And though it stars eight former Sopranos actors, Friends and Romans is far from a mob movie. It’s a comedy that seeks to show that people are always more than they appear. Through the writing and casting, it was important for Greenberg, Kublan and Rispoli to fight typical Italian stereotypes.
“In the casting, I consciously cast all the roles physically to type so that we see how different the characters are from their physical stereotype,” Kublan said. “It hits home that judging individuals based on appearance, background, race, etc. is a slippery slope that can lead to unintended consequences.”
Once it came time to film, the creative team was met with a different set of challenges—namely funding and weather.
The filming was split between Staten Island and Carle Place in the winter of 2013-14. Greenberg described it as a “stressful” process because bad weather often rescheduled shooting.
“We were held up by the weather a few times and had to change locations. We only filmed for about three weeks, but it’s not consecutive and it’s very difficult to shoot because you have to get everyone’s schedules to match up,” Greenberg said. “And you need to finish shooting within the time the actor is available, and not run out of money.”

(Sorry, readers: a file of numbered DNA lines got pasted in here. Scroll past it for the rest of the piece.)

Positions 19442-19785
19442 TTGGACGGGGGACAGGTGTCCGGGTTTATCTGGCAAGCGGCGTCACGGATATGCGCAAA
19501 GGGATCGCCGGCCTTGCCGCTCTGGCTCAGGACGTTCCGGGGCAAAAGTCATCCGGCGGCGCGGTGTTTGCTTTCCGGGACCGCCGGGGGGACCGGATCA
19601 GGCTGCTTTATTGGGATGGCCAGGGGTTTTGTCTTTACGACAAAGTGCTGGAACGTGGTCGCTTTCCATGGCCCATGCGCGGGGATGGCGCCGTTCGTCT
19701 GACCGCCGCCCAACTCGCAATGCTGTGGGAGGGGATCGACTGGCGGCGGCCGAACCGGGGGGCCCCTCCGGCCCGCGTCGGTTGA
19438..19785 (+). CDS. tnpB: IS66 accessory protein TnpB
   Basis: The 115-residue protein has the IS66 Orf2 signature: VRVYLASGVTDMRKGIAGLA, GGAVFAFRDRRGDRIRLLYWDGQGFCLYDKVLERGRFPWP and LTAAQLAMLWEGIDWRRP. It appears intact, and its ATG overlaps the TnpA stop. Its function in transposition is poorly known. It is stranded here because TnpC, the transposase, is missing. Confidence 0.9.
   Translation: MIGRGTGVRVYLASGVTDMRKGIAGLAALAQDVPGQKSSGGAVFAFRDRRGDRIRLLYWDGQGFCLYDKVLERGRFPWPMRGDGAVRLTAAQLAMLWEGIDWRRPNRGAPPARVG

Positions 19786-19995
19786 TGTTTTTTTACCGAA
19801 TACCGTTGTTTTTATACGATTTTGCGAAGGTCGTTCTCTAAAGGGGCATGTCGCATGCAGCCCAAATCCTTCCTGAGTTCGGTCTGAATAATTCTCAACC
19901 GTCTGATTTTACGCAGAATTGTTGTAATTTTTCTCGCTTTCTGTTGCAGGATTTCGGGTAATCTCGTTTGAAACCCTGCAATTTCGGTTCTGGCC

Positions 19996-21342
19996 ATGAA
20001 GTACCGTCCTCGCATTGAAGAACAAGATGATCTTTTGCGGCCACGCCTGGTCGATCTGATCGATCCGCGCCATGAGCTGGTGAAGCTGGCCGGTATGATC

In addition to friends, family and his temple, Temple Beth Torah, Greenberg credits his childhood friend from growing up in Hicksville, Greg Martin, who served as an executive producer on the film, for playing a big role in terms of financial support. Martin said initially, he got involved in the project to support his friend and what he thought was a brilliant script. As he spent more time on set, he learned how much went into making a movie and was amazed at how well everyone got along.
“I came on as a smaller investor initially but what struck me about the whole cast and crew was the way they all got along and seemed to like each other,” Martin said. “It felt amazing to be on that set so it was an easy decision to put more capital at risk.”
Now that the movie is finished, the creative team is excited to have it out there for the public to see. Friends and Romans is being released by Paladin in select theaters across the country and on Nov. 6 will debut at Bow Tie Cinemas in Roslyn.
Friends and Romans is Greenberg’s first foray into the movie world, though he has written two plays which have done well. A financial journalist by trade, he said it’s exciting to see something he’s worked on so long finally come to fruition.
“It’s exciting to finally get to see it on the big screen and get your friends and family to see it with you,” he said. “I come from the financial world and I’ve been calling this my IPO. I talk about this all the time in regards to Wall Street so it’s nice to see it in my real life.”
And as for doing more films? Greenberg said it’s definitely a possibility.
“After I recover from the making of this one,” he said with a laugh.